Hockey isn’t known for it’s tactics. Sure, the nuances of the dump and chase are lost on many, but as a whole, it’s largely considered an “action” sport rather than much of a “tactical” one. That’s an unfair assessment somewhat, but unlike other sports, hockey doesn’t rely as much on “matchups” or “eating up the clock.”
However, due to the playoff situation a-brewin’ in the Western Conference, we could see quite a few implementations of non-standard strategy in the Phoenix-Dallas game next Sunday, April 13th.
Here’s the breakdown, as of April 6th, the Stars lead the Coyotes by 1 point for the final playoff spot in the Western Conference. The Stars also hold the tiebreaker, regulation + overtime wins, which the Coyotes cannot regain (they have 30 to Dallas’ 35, with 4 games remaining.) Let’s break down all of the possible scenarios going into the final game here:
1) Dallas has a 2 point or greater advantage on the Coyotes.
Result: The last game is moot, Dallas has clinched a playoff spot.
2) Dallas has a 1 point advantage on the Coyotes.
Result: The Coyotes must win in regulation to make the playoffs (due to losing the tiebreaker if the game goes into overtime, a problem which would be fixed with a 3-2-1-0 point system.)
The twist: Where this scenario gets interesting is in the third period. A tie game would most certainly lead to Dave Tippett, tactical genius that he is, to pull his goalie with a minute or two remaining, given that taking the game into overtime ends his season. It would be extremely rare to see a team potentially win a game on an empty netter (from my research, there has never been a game decided by an empty netter, ignoring situations where a team is down 1, pulls their goalie, gives up a goal, then scores a goal, and situations where the goalie is pulled on a delayed penalty).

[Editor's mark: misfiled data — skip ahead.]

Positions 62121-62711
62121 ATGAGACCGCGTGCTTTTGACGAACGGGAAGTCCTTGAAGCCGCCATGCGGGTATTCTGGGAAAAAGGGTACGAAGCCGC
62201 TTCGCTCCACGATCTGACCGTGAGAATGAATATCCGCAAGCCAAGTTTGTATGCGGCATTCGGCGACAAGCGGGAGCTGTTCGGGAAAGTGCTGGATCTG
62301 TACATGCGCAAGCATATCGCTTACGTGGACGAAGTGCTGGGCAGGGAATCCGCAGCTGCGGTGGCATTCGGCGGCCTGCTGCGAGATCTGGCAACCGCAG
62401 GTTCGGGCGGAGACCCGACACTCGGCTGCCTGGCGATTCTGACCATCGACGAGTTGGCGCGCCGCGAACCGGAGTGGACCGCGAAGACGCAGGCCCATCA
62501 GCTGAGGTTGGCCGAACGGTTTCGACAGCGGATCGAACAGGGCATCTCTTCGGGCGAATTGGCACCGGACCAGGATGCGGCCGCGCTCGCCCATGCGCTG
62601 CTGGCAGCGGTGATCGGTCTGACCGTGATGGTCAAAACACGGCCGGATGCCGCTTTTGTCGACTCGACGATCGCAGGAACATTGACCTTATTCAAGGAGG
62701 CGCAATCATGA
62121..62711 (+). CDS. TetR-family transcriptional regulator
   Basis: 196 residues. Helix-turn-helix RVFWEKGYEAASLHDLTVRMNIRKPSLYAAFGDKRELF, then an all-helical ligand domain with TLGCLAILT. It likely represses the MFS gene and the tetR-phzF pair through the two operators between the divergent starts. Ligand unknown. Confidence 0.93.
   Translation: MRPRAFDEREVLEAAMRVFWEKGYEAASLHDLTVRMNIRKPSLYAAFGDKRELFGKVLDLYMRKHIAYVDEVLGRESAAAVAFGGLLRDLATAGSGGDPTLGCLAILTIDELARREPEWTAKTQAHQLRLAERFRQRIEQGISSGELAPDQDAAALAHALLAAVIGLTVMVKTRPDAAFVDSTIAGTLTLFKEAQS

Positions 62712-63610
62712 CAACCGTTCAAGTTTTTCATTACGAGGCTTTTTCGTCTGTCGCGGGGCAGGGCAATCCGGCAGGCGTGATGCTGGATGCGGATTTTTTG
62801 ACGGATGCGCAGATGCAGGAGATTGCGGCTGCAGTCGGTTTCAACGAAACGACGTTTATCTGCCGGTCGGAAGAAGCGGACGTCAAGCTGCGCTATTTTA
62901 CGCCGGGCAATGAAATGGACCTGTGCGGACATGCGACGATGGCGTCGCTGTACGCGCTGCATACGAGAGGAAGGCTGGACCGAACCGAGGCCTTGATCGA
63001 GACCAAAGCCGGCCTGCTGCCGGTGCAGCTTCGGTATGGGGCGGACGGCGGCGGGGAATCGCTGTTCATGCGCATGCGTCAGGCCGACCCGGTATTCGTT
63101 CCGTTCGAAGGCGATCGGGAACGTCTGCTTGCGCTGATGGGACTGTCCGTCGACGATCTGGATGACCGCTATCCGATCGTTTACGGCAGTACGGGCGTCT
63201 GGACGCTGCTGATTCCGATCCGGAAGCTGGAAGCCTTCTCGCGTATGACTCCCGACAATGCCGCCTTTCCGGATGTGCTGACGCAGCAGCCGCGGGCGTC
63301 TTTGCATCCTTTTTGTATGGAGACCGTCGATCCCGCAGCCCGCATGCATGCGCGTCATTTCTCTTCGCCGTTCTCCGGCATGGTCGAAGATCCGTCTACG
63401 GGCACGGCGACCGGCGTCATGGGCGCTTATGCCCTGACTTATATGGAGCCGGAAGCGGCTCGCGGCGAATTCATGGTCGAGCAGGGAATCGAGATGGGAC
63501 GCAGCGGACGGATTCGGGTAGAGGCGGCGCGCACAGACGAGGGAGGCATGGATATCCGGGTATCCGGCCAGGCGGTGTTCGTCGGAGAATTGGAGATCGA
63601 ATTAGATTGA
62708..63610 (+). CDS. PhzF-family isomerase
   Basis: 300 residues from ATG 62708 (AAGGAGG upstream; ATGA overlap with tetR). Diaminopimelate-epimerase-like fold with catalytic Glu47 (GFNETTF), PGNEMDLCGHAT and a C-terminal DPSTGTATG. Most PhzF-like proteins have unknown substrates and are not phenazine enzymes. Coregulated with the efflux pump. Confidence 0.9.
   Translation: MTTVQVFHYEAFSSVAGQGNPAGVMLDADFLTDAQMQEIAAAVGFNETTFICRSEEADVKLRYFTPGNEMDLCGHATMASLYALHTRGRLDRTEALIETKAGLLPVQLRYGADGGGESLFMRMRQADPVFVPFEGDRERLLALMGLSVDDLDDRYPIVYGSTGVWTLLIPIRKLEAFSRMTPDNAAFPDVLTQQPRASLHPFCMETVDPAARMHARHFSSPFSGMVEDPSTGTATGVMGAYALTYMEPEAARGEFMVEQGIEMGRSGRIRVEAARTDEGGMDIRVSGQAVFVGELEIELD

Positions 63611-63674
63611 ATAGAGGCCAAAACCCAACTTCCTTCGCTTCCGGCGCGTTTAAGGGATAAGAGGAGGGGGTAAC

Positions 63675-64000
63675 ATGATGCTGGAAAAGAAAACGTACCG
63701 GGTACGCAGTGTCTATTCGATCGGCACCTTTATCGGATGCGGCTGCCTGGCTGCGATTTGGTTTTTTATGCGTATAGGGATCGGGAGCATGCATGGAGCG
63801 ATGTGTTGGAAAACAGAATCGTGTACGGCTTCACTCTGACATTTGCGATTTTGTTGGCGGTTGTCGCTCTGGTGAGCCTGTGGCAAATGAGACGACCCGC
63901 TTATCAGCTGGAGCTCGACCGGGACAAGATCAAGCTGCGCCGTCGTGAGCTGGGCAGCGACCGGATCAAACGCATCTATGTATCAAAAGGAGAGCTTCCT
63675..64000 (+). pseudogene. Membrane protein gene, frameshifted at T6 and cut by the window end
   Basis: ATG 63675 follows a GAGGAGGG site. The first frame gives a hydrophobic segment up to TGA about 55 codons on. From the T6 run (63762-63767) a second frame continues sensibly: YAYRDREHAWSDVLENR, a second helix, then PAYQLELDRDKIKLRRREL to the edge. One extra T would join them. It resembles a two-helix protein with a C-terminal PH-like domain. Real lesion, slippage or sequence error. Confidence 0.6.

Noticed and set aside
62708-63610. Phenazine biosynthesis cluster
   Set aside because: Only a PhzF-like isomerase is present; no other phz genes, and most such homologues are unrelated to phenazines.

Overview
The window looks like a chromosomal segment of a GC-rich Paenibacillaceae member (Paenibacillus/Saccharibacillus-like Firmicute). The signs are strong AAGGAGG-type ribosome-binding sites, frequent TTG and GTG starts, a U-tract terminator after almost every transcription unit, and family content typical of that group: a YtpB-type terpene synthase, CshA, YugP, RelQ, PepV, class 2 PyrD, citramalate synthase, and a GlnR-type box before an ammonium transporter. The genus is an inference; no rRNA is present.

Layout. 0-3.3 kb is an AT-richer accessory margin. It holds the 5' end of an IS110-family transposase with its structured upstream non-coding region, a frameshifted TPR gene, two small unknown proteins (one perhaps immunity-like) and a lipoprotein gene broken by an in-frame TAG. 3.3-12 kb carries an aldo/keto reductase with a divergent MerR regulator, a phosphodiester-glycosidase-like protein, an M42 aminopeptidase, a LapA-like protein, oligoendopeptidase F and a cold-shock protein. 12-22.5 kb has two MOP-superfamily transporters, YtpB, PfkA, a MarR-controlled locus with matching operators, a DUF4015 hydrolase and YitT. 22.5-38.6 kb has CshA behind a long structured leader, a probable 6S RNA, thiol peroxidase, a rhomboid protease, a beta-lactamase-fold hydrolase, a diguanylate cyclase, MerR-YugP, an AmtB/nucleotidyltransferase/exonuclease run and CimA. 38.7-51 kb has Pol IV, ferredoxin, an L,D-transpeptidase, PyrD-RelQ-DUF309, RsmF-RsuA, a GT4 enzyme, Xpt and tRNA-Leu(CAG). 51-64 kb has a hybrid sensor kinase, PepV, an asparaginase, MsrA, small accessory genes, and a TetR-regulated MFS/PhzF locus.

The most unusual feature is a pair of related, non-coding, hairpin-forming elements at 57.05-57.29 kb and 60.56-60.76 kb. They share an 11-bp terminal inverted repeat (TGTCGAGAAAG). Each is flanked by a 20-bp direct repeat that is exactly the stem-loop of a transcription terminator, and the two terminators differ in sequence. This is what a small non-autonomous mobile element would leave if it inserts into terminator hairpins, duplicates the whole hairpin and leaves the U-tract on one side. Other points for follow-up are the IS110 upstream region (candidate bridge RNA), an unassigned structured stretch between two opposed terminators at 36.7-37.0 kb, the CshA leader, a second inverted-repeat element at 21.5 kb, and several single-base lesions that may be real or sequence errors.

3) Dallas and Phoenix are tied in the standings.
Result: The team that wins the game makes the playoffs. Simple, right?
The twist: If the game were to go to overtime, the two teams could end up just playing 5 on 5 hockey. “What do you mean, the overtime period is, by rule, 4 on 4?” you may ask. My theory is that there is the potential, depending upon each coach’s willingness to take the risk, that either, or both, teams may pull their goalie in the overtime period, valuing the additional attacker more than the goalie. What is a more likely outcome, in my opinion, is that a post-icing faceoff may lead to a goalie being pulled, or any power play in overtime would likely lead to an empty net.
The double twist: By puling your goalie in overtime, you forgo the point given by losing in overtime. Normally, teams would not take this risk, but when losing means being eliminated from the playoffs (irrespective of whether you’re back 1 point or 2), desperate times may call for desperate measures.
4) Phoenix leads Dallas by 1 point
The result: Any Phoenix win, or any Dallas win gets the respective team into the playoffs.
The twist: There isn’t really one, but could you imagine the tension if the game were to go to a shootout?
5) Phoenix leads Dallas by 2 points
The result: See situation 2, but reverse the role between the two teams.
6) Phoenix leads Dallas by 3 or more points
The result: Phoenix is in, end of discussion.
Clearly, next Sunday’s game could be the most interesting, and perhaps confusing, games seen in recent history. One can only hope that the results this week will lead to one of the above scenarios.